- Before: “New York City – 24 Hours in Public Places”
- During: “Golf Balls”
- After: “Reinventing Normal”
Right after September 11th, we created the “Days That Follow” section here at Transom.org. Eventually, we expect to turn it into a timeline of work that resonates forward and backward from the events of that day. Creative and useful audio evidence, that’s what we’re looking for.Here in our “Shows” section, though, we’ll keep on looking for all manner of new and different pieces, not necessarily tied to those events. But this month we felt we should mark the time with work that relates.These are three pieces, each set in a temporal relationship to that day. Two come from New York City, one from Washington, DC. One is from a first-time producer, another from a seasoned journalist. Each was made within a week of the 11th and neither has been broadcast. The third piece was broadcast in 1983 and was made by a group of about a dozen recordist/producers living in New York City at the time. It was, and still is, a tribute. –Jay A
Before: New York City – 24 Hours in Public Places
Notes from Jay Allison: (September 2001) We all first met though the New School where I was teaching at the time. We started gathering once a week to listen to each others’ work and critique. And we decided to make a piece together.
We went out to record life all over the city at different times of day, not all on one day, but whenever we had a chance and could get away from our other jobs, which most of us had.
We pooled the tape and shaped a chronicle. It was simply to be an homage to the city, where many of this group still live now, 18 years later.
At the time, I had a four-track Teac and an eight-channel mixer in an old barn in Ulster County where several of us gathered one weekend to mix. I don’t remember what the weather was like, but it seems like it must have been lovely.
Recordists: Janice Ball, Portia Franklin, Alan Gingold, Katie Davis, Jay Allison, Karen Pearlman, Lou Giansante, Marjorie Van Halteren, Karen Frillman, Joanne Cooper, Charlie Gilbert.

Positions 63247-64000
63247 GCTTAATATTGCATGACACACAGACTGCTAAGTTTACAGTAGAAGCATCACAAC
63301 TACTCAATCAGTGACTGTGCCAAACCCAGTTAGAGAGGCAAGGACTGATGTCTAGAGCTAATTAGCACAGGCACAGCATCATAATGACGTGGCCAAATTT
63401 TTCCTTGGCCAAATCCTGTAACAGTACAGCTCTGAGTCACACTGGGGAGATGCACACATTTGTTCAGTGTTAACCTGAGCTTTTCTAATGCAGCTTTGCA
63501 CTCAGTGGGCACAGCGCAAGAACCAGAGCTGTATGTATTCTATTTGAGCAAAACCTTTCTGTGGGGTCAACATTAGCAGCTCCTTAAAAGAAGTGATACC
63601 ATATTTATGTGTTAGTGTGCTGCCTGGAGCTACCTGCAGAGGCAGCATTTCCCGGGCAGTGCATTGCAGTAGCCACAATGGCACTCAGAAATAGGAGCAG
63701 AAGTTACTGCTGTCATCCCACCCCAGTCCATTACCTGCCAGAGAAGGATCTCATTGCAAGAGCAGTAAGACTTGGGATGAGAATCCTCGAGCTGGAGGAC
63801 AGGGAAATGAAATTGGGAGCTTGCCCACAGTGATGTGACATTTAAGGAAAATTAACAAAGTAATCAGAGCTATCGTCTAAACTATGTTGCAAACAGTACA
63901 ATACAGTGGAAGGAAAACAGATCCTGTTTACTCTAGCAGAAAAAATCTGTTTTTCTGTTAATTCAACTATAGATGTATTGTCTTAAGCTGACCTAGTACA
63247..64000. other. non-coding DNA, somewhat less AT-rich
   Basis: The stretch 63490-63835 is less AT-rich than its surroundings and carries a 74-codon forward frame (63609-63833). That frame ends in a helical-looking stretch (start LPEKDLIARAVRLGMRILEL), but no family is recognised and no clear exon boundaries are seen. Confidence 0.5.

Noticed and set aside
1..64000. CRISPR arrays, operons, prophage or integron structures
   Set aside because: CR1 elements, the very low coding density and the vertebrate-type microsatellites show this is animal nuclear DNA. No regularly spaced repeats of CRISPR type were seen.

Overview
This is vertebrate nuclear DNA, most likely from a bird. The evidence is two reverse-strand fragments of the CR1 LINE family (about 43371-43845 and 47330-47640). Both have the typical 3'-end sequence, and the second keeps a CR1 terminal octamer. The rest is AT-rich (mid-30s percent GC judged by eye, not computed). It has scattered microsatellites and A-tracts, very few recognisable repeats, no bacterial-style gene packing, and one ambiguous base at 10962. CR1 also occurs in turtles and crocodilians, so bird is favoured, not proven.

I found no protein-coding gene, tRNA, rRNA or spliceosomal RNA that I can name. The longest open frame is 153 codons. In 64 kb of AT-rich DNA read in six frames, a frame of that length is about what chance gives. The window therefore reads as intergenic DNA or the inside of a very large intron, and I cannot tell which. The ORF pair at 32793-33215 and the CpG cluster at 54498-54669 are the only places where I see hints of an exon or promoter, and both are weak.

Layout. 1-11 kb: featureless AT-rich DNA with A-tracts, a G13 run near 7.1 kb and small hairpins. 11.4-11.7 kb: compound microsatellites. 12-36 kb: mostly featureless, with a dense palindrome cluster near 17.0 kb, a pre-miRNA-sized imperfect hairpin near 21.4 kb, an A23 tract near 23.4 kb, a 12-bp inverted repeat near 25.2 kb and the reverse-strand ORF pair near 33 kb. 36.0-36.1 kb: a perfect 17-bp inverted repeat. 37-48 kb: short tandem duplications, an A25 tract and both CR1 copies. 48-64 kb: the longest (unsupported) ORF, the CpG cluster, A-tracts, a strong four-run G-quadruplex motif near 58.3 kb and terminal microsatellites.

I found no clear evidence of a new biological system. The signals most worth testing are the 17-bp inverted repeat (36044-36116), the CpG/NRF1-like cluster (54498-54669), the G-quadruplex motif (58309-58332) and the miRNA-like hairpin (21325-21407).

Associate Producers: Janice Ball, Katie Davis, Charlie Gilbert, Karen Pearlman.
Narrator: Lou Giansante.
Executive Producer and Engineer: Jay Allison.
During: Golf Balls
Produced by Matt Lieber, September 11, 2001
New York City as seen from space
From Matt Lieber: (September 2001) A week before September 11th, I moved to New York with the firm, vague idea of working in Public Radio. I was on my way, in fact, to find a temp job in lieu of public radio, when the second plane hit and when I saw the man hitting golf balls in the park. The scene was strange and compelling, and I figured I ought to talk to him on tape, a thought which was immediately followed by feelings of shame and self- indulgence. Shame for wanting to capitalize on this moment, for exploiting it. Exploitation is complicated, and I believe its the cardinal sin of documentary. There is nothing more disappointing than a radio story which amounts to so much pointing and staring.
I did the interview, collected sound, and sat on it for a few days. I told a friend the story about this man hitting golf balls as the World Trade Center collapsed, and he thought it was remarkable. I didn’t tell him that I had recorded the man until I had convinced myself that I was not, in effect, pointing and staring.
I got a Sony MR-70 minidisc recorder and a Shure SM-58 microphone this summer and recorded a total of 3 minutes 37 seconds of me walking around my house, flushing toilets, opening and closing doors, and unloading the silverware tray from the dishwasher. I couldn’t bear to speak into the mic, or to hear my own voice played back, and I put the equipment in a bag under my bed. I took it back out on September 11, and this was the result.
About Matt Lieber
I’m 22, I just graduated from Bowdoin College in Maine, where I spent four years working in College Radio. I interned at The Connection, dearly departed, and now I need a job.
After: Reinventing Normal
National Cathedral, Washington, DC
Photo: Joshua Barlow
From Katie Davis: (September 2001) I spend hours every day immersed in the troubles and astonishments of my Washington D.C. community and when I sit down the next morning to write often that is what wells up: neighborhood stories.
Through Neighborhood Stories, I am exploring the role of participant observer. This is not a role most journalists are comfortable with but I see it a natural evolution of my two passions – writing and community activism. The core of what I am writing about are experiences that I witness as a community organizer and youth worker. As a participant I have an intimate view of events and as a trained observer, I can step back and find the contours of the story.
About Katie Davis
I earn my living as a writer and am a regular commentator for NPR’s “All Things Considered” and a contributor to PRI’s “This American Life.” I also write op-ed pieces for the Christian Science Monitor, The Washington Post and a magazine called “Hope.” I have worked as a reporter, anchor and field producer for NPR- both nationally and internationally.
In addition to my professional writing credentials, I am the founder of a neighborhood youth group – The Urban Rangers Youth Service Corps. For eight years, I have worked with some 50 young people-age 10 years to 24 years old. The youngsters are both Latino and African American. I do a little bit of everything with these kids- repair bicycles, hike, landscape, coach basketball, tutor, counsel, encourage them, match kids with mentors and therapists, find internships for them and help their families when they face job loss, addiction or eviction.
Sample more of Katie Davis’ work at: